Understanding What Mexico’s Minimum Wage Increase Means for Manufacturers


Highly-skilled, cost-effective labor has been one of the main reasons manufacturers have chosen nearshoring to Mexico throughout the years. When compared to labor wages in the U.S. and China, Mexico has emerged as the most competitive in the market. Even with the news of a minimum wage increase, other cost benefits of operating in Mexico still keeps it high on the list of manufacturing strategies.


As of December 2020, Mexico’s National Minimum Wage Commission approved a majority vote that would increase the minimum wage by 15 percent in 2021. These wage changes improve the conditions for manufacturer workers in Mexico and are contingent upon where employees work. In general, the minimum wage increase equals approximately $7.16 USD per day. For laborers working along the border, the minimum wage is slightly higher, equaling approximately $10.78 USD per day.


While the increase is significant for skilled laborers, it’s still a cost-friendly solution for foreign manufacturers who want to reduce operational costs as a whole. Ultimately, the minimum wage increase in Mexico doesn’t change the fact that nearshoring to Mexico still remains more viable than operating in China.


In fact, most of the manufacturing jobs in states, such as Baja California, Sonora, Chihuahua, Coahuila, and Nuevo Leon were already paying salaries similar to the suggested $10.78 USD per day or even higher depending on the industry. Meanwhile, the instability regarding wages, taxes, and infrastructure in China has caused many to explore expanding to Mexico or at least, diversifying their manufacturing investments.

Cost-Friendly Operational Benefits Offset Minimum Wage Increases

Lower labor costs aren’t the only benefit of nearshore manufacturing in Mexico. Mexico’s close proximity to the U.S. equals less expensive shipping and transportation costs, in addition to fewer delays with regards to travel and timelines. Additionally, Mexico’s IMMEX program allows manufacturers to exempt the value-added tax on temporary imports, which they benefit from immediately when working with a shelter service provider. Furthermore, there’s a higher productivity rate in Mexico with a 48-hour work week before overtime is required.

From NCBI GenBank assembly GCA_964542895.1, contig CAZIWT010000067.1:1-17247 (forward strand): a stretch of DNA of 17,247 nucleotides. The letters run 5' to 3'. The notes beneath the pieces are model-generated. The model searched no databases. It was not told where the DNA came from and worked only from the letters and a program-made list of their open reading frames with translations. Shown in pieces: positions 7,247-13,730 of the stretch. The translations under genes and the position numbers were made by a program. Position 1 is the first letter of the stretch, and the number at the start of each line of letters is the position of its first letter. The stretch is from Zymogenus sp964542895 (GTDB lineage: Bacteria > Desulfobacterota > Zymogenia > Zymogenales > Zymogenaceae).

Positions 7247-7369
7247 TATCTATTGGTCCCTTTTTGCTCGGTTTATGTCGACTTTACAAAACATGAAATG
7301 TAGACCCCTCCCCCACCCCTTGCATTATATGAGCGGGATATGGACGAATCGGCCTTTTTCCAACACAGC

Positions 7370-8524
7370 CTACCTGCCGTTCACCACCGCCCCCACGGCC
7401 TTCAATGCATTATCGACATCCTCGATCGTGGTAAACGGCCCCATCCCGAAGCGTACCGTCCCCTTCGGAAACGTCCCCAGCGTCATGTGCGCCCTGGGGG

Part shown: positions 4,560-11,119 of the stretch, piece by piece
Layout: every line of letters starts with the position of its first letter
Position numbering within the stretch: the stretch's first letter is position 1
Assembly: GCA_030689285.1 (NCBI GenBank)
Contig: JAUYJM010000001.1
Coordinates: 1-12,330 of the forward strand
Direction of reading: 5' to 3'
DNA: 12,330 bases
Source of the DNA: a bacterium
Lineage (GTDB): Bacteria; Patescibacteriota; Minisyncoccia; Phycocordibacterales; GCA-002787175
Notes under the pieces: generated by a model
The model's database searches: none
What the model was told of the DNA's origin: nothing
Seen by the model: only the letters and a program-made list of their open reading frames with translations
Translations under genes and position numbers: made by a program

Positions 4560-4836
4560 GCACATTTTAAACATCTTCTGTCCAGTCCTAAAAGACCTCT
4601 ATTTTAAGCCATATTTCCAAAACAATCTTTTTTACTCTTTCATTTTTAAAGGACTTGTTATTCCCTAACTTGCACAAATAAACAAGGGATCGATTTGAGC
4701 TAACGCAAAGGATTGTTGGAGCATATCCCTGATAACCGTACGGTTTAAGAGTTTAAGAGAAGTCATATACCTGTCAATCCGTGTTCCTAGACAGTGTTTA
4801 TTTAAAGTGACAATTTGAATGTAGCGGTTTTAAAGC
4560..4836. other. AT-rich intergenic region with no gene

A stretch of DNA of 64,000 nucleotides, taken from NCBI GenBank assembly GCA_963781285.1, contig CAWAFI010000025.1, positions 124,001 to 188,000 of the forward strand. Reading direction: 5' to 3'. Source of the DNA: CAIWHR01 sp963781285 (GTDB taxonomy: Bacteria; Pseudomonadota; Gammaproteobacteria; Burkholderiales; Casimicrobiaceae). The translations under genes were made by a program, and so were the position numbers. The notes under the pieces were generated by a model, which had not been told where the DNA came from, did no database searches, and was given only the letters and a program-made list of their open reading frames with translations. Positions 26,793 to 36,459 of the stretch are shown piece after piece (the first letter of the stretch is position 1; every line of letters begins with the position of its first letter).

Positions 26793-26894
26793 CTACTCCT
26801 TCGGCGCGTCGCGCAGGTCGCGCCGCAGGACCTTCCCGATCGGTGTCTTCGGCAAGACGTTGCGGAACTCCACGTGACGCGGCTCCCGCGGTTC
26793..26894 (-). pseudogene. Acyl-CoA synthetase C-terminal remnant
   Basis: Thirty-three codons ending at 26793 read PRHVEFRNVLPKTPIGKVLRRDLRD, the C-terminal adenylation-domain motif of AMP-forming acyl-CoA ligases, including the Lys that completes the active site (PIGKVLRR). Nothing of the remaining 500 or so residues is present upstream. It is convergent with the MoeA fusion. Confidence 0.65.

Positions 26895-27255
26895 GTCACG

The new minimum wage increase also aligns with the labor value commitment under the USMCA. The most recently updated regulations encourage economic growth by requiring 40-45 percent of auto content be made by North American workers earning at least $16 per hour. For an overview of wages per day by role, our Mexican Manufacturing Costs guide details what you can expect regarding fully burdened salaries, ranging from non-skilled operators to production managers. It’s a helpful resource to use when budgeting and planning for nearshoring to Mexico.


When taking into account the full picture of cost savings, the advantages of nearshoring to Mexico remain the same. Understanding what benefits and salaries will keep your company competitive will help you recruit and retain the best employees.


To receive a labor cost analysis and discuss a customized solution for your operation, contact IVEMSA today.







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